We did the "store upright thing", and of course did the ďpurge the tube upright thing as well" and even went as far as to have the supplier's rep bring us a kit from the warehouse (where it was upright) and placed upright here and still had the same problem. When we have a problem and something is not right we are man enough to admit our mistakes and fix it, this happens in business there are only two types those that make mistakes and those that lie. They should have said that we don't think it is our product but letís exchange a few kits from a different run and see what happens. Then if it is the product they can try to find out what caused it and prevent it in the future, and if it is not the kits then we know for sure it was something that we were doing. This is called customer service, improving your product, and educating your customer.


From contributor K:
The problem is the mechanics of the tips. One will try to squeeze adhesive out of the tube at the same rate as they did with the older tips. This tip being smaller, places more resistance on the adhesive, so when you pause or sit the gun down, adhesive without the catalyst will escape because of the built up back pressure. I have slowed the application rate down, with more of a gentle squeeze on the trigger. When the gun is placed down, very little adhesive escapes. I will still purge a little, after any pause. We have not had one problem since. I will go back to old style when inventory is depleted.


From contributor U:
All glue should be stored upright or else it risks getting air bubbles in it. Air bubbles cause the hardener and the glue to mix at incorrect ratios. To solve store the glue upright for a month, when dispensing watch for air bubbles and if they appear apply more mixed compound to this area.


From contributor W:
The square tips will create backpressure, so when you pause, the pressure in the cartridge will squeeze out adhesive, with no catalyst. To remedy, at any pause during application, you will need to purge the tip. What I did, I learned to slow way down applying the lines, and not to squeeze so hard, just a gentle pressure. You will like the new Integra round tips.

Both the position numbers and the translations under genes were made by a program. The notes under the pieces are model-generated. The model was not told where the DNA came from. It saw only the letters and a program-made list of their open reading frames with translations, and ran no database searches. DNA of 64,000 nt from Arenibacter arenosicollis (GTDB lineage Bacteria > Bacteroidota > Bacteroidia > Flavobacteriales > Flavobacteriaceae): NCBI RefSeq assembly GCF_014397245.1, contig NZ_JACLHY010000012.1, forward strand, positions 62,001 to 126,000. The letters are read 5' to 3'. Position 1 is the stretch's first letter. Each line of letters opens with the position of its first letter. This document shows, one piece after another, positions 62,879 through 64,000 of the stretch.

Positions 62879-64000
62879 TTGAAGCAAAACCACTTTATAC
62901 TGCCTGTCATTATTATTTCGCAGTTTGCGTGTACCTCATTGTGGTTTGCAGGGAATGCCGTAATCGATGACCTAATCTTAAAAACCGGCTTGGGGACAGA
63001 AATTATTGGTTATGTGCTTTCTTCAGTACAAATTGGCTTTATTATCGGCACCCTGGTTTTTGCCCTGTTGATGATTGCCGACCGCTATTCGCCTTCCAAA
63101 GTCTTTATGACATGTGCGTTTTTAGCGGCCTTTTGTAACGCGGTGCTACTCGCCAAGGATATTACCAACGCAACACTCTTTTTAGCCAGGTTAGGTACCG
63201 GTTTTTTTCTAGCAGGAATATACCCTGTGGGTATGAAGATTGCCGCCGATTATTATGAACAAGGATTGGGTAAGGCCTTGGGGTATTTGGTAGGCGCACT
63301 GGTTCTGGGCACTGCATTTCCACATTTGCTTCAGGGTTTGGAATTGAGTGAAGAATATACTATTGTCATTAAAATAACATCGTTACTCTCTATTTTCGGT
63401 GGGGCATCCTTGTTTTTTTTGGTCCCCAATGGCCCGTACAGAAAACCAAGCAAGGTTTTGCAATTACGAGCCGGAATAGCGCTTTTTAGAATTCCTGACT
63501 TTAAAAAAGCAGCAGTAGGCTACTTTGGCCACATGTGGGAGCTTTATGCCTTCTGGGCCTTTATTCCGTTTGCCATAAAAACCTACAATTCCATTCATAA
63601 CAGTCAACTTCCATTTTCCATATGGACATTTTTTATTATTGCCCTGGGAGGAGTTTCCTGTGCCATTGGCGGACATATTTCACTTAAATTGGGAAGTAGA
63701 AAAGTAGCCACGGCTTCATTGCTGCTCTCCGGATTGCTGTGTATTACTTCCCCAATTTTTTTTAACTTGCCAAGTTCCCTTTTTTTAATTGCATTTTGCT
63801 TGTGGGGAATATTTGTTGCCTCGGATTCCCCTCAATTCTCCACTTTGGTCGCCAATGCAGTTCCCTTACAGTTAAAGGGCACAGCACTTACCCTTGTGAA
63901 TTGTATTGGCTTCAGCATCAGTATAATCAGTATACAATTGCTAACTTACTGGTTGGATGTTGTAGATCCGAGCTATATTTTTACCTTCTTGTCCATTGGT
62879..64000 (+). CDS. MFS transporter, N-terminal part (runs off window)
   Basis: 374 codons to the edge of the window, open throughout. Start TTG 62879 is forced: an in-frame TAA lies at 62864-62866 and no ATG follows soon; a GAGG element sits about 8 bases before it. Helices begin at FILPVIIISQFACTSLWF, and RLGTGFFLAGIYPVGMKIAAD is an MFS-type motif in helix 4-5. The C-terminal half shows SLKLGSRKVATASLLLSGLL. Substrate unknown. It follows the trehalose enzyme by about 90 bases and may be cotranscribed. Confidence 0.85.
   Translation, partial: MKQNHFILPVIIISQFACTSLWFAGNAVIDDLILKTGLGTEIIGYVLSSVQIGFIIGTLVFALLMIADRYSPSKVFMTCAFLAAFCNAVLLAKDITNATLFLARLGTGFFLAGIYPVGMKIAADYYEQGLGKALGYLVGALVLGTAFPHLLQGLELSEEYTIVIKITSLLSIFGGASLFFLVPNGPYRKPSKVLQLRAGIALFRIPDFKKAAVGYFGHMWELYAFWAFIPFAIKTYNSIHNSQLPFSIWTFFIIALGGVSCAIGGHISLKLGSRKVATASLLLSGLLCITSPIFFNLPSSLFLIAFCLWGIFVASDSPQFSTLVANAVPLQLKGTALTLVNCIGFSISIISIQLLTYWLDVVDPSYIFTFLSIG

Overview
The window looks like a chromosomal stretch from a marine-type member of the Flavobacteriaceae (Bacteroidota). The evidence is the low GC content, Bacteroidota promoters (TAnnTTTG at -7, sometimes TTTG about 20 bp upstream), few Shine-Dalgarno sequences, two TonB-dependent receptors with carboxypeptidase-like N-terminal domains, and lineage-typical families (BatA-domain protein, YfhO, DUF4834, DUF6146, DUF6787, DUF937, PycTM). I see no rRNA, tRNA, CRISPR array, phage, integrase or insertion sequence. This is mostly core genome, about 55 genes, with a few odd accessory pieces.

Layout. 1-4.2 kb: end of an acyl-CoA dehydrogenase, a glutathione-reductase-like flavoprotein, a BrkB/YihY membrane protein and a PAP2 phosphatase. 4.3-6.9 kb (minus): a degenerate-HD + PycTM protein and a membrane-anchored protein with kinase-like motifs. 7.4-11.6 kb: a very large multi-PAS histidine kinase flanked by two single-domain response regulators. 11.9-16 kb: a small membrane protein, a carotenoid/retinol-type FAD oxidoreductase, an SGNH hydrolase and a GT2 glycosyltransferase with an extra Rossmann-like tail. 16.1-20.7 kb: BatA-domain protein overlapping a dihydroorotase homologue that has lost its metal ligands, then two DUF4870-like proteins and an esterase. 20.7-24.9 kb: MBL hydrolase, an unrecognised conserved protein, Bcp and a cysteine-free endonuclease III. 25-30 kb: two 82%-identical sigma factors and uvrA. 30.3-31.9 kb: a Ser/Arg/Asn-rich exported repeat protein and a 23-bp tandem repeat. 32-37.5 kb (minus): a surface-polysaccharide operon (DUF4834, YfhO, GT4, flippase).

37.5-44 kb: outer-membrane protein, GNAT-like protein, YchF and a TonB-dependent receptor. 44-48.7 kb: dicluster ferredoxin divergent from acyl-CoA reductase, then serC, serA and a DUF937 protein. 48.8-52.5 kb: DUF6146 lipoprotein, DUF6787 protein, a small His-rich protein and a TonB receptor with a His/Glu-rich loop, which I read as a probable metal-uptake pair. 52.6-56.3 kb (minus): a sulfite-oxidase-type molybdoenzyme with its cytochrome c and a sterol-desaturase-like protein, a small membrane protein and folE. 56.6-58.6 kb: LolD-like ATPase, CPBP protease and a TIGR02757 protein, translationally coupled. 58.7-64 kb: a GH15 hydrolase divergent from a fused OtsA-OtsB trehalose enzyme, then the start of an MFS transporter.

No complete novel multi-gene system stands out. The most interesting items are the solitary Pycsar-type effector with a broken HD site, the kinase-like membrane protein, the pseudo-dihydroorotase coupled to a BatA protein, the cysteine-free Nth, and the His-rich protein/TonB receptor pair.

From contributor H:
If you stop pumping the handle the adhesive still comes out but not mixed properly. Always keep pumping the handle when running seams. Also when you are done try putting the original cap back on but make sure you after you take tip off the color is not mixed in the hardner of the kit sometimes color falls back in to the hardner part and doesn't allow proper flow of hardner.



Would you like to add information to this article?
Interested in writing or submitting an article?
Have a question about this article?


Have you reviewed the related Knowledge Base areas below?
  • KnowledgeBase: Knowledge Base

  • KnowledgeBase: Laminates and Solid Surfacing

  • KnowledgeBase: Laminates & Solid Surfacing: Fabrication Techniques


    Would you like to add information to this article? ... Click Here

    If you have a question regarding a Knowledge Base article, your best chance at uncovering an answer is to search the entire Knowledge Base for related articles or to post your question at the appropriate WOODWEB Forum. Before posting your message, be sure to
    review our Forum Guidelines.

    Questions entered in the Knowledge Base Article comment form will not generate responses! A list of WOODWEB Forums can be found at WOODWEB's Site Map.

    When you post your question at the Forum, be sure to include references to the Knowledge Base article that inspired your question. The more information you provide with your question, the better your chances are of receiving responses.

    Return to beginning of article.



    Refer a Friend || Read This Important Information || Site Map || Privacy Policy || Site User Agreement

    Letters, questions or comments? E-Mail us and let us know what you think. Be sure to review our Frequently Asked Questions page.

    Contact us to discuss advertising or to report problems with this site.

    To report a problem, send an e-mail to our Webmaster

    Copyright © 1996-2017 - WOODWEB ® Inc.
    All rights reserved. No part of this publication may be reproduced in any manner without permission of the Editor.
    Review WOODWEB's Copyright Policy.

    The editors, writers, and staff at WOODWEB try to promote safe practices. What is safe for one woodworker under certain conditions may not be safe for others in different circumstances. Readers should undertake the use of materials and methods discussed at WOODWEB after considerate evaluation, and at their own risk.

    WOODWEB, Inc.
    335 Bedell Road
    Montrose, PA 18801

    Contact WOODWEB











  • WOODWEB - the leading resource for professional woodworkers


      Home » Knowledge Base » Knowledge Base Article